When to add entrance reducer/wasp guard?

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malawi2854 

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Hello,

My colony are on the increase again (following swarm earlier this year, and subsequent raising of new queen), they have all started to emerge again, so numbers are on the up again at last.

I was just wondering when I should be adding the wasp guard/entrance reducer? I haven't spotted a huge wasp problem, but then, not sure if I would?

I certainly don't want those pesky wasps causing my bees a problem - but equally, I have learnt to my detriment what blocking up a beehive does when they still want to be out flying!!!

Thanks!
 

MuswellMetro 

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Hello,

M
I was just wondering when I should be adding the wasp guard/entrance reducer? I haven't spotted a huge wasp problem, but then, not sure if I would?

I
Thanks!
i have my reducers on since last weekend, one weaker hive has the entrnace reduced firther by foam to about half size

i expect kent is same climate as london, the flow stopped in the drought and has just picked up a bit
 

freethorpe bees 

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In my very limited opinion I think you should reduce the entrance when wet supers are on - best to have bees queuing up to get in than a pesky wasp(s) robbing your hive. My wet super is now on and I can smell the honey from a couple of feet away - or maybe that is my imagination?!!
 

oliver90owner 

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What exacty do you refer to as your 'wasp guard/entrance reducer'?

I just use short pieces of about 21mm square section wood and choose the length appropriate for the prevailing conditions.

Made in 1/2, 1/4, 1/8 and 1/16th of the entrance width, they would, summatively, give a choice of entry-width of all 1/16th increments possible. What more might you want?. I don't, of course, bother with separate fractional pieces. About 1/2 and about 3/4 is usually enough to block off - for all but the weakest colonies (and I don't have colonies that weak at this time of the year unless in a nuc - so simple for me).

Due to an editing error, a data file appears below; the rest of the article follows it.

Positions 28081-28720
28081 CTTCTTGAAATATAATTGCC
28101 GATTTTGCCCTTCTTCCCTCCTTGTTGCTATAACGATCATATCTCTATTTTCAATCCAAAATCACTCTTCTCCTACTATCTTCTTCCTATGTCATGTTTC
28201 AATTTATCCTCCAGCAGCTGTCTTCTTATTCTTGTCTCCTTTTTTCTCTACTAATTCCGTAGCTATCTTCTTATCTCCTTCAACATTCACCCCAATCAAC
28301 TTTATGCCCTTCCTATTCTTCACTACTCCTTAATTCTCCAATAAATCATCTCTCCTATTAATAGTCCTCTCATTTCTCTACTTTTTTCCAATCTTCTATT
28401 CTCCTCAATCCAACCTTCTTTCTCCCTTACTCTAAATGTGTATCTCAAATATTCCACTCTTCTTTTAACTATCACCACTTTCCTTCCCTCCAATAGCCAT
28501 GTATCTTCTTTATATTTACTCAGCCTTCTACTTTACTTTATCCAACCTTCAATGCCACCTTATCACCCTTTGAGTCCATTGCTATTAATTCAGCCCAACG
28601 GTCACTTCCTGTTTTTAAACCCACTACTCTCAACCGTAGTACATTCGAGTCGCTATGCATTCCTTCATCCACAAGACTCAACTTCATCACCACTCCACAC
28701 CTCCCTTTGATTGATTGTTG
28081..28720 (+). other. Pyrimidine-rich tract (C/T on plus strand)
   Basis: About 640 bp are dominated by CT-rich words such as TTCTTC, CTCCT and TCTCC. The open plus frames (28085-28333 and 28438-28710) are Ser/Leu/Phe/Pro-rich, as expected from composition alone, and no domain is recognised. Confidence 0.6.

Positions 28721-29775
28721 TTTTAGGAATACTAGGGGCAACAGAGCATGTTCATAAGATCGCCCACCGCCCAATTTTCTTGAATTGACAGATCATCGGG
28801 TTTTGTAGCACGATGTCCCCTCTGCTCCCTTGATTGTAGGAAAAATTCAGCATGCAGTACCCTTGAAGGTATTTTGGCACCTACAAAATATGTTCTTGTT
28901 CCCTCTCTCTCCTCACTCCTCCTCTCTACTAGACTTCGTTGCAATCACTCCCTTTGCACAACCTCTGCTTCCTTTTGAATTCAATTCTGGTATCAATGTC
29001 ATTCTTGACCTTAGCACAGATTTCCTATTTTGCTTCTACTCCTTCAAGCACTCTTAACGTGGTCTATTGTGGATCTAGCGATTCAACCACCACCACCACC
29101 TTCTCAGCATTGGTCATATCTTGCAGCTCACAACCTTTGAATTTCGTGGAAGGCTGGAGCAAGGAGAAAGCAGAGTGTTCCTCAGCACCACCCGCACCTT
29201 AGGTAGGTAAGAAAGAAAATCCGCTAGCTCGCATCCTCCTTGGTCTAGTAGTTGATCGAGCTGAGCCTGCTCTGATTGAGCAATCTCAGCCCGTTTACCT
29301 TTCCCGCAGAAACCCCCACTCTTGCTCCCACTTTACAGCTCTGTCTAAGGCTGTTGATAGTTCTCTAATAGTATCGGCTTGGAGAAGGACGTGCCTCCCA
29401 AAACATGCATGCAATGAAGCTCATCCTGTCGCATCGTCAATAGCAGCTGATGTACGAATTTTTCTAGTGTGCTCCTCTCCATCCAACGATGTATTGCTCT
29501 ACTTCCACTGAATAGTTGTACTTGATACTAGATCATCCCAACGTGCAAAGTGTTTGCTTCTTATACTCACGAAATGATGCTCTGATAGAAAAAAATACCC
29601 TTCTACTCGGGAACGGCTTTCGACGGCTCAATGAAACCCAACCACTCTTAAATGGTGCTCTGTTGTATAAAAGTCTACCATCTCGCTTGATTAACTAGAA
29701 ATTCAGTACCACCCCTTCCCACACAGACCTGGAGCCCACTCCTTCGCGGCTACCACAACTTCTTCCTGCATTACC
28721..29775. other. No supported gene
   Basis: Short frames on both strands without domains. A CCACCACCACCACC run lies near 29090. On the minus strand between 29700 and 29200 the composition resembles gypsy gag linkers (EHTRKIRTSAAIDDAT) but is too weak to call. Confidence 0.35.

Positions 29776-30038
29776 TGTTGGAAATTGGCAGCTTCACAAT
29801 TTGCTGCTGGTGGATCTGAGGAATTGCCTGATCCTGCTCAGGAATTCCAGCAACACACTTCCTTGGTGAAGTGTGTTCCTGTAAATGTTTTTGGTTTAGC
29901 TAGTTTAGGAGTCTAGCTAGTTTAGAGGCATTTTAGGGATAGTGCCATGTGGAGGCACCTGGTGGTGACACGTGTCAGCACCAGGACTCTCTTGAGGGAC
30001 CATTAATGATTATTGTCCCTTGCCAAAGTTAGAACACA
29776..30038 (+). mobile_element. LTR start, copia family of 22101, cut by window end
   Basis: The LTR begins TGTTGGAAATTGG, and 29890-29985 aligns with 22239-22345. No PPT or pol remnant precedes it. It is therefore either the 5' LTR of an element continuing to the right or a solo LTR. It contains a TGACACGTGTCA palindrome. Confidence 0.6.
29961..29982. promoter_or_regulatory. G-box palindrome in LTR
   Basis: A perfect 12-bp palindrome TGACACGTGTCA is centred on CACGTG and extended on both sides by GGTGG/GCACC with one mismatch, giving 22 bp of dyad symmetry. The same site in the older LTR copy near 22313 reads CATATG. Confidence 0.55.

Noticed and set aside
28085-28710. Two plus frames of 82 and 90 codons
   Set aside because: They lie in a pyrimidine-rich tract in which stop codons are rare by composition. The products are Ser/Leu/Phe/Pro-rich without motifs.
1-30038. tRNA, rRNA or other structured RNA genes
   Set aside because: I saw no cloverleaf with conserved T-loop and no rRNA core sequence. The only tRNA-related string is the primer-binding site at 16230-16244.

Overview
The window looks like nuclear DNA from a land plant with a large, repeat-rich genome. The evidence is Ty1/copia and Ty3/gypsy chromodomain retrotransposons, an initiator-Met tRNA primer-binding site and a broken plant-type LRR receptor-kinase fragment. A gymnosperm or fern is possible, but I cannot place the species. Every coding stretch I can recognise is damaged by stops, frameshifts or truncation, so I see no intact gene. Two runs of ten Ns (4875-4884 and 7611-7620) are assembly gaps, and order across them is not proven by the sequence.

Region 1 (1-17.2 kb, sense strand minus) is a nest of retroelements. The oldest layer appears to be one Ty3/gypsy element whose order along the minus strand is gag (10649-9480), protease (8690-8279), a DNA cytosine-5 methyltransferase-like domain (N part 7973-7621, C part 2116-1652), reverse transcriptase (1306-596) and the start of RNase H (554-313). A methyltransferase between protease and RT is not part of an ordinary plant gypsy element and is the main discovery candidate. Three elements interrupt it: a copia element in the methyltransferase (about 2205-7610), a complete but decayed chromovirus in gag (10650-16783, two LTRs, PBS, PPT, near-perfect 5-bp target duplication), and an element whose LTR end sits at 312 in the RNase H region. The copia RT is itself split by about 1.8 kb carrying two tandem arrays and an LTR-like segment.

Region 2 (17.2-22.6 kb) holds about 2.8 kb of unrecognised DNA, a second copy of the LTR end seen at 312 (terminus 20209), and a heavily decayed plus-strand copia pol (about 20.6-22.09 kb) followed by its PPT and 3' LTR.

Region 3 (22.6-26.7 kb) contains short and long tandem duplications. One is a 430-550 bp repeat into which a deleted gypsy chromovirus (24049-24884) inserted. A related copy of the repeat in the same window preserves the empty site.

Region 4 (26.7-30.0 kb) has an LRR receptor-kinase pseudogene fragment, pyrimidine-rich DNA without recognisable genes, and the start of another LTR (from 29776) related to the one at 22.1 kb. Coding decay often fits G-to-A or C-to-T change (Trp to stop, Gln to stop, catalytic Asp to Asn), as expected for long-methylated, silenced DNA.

Regards, RAB
 

Cazza 

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Hello,

I was just wondering when I should be adding the wasp guard/entrance reducer? I haven't spotted a huge wasp problem, but then, not sure if I would?
You would!
Wasps here are the worst I've ever had. Entrances reduced for the past 3 weeks.
Cazza
 

madasafish 

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Reduced entrances for 4 weeks. Managed to eradicate the main source of wasps, but it's wet so queuing only happens when it's sunny.. Which is 2 days in August so far :-(
 

Monsieur Abeille 

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You would!
Wasps here are the worst I've ever had. Entrances reduced for the past 3 weeks.
Cazza
Yes, they are hard to miss when you have a problem. I've had one entrance reduced by 3/4 and the other down to a pencil width. The bees seem to be defending this well though the wasps keep trying (theres a huge funeral pyre in front of the entrace of the little *******).

If theres no fighting (with other robber bees) or wasp activity then the need to reduce would seem unimportant, though it'll do little harm unless you have a huge amount of foragers needing the whole entrance.
 
T

Tom Bick 

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What exacty do you refer to as your 'wasp guard/entrance reducer'?

Regards, RAB
Its a Beehaus Rab and I think they have a metal entrance block for wasps.

Steve if you are having no problems with the wasps then no need to fit but at this time of year perhaps its not a bad thing to fit it can help with any robbing that may take place.
 

oliver90owner 

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Ah, yes a beehaus, thanks.

Their 'wasp guard' is a joke. A big joke. Don't use it except for a severe wasp attack.

Leaving a total of 4 bee ways for anything but a very small colony in normal circumstances is tantamount to closing the hive during a busy period. Just reduce the entrance to half or a third for most circumstances. It matters not, what you choose to do it with.

Regards, RAB
 

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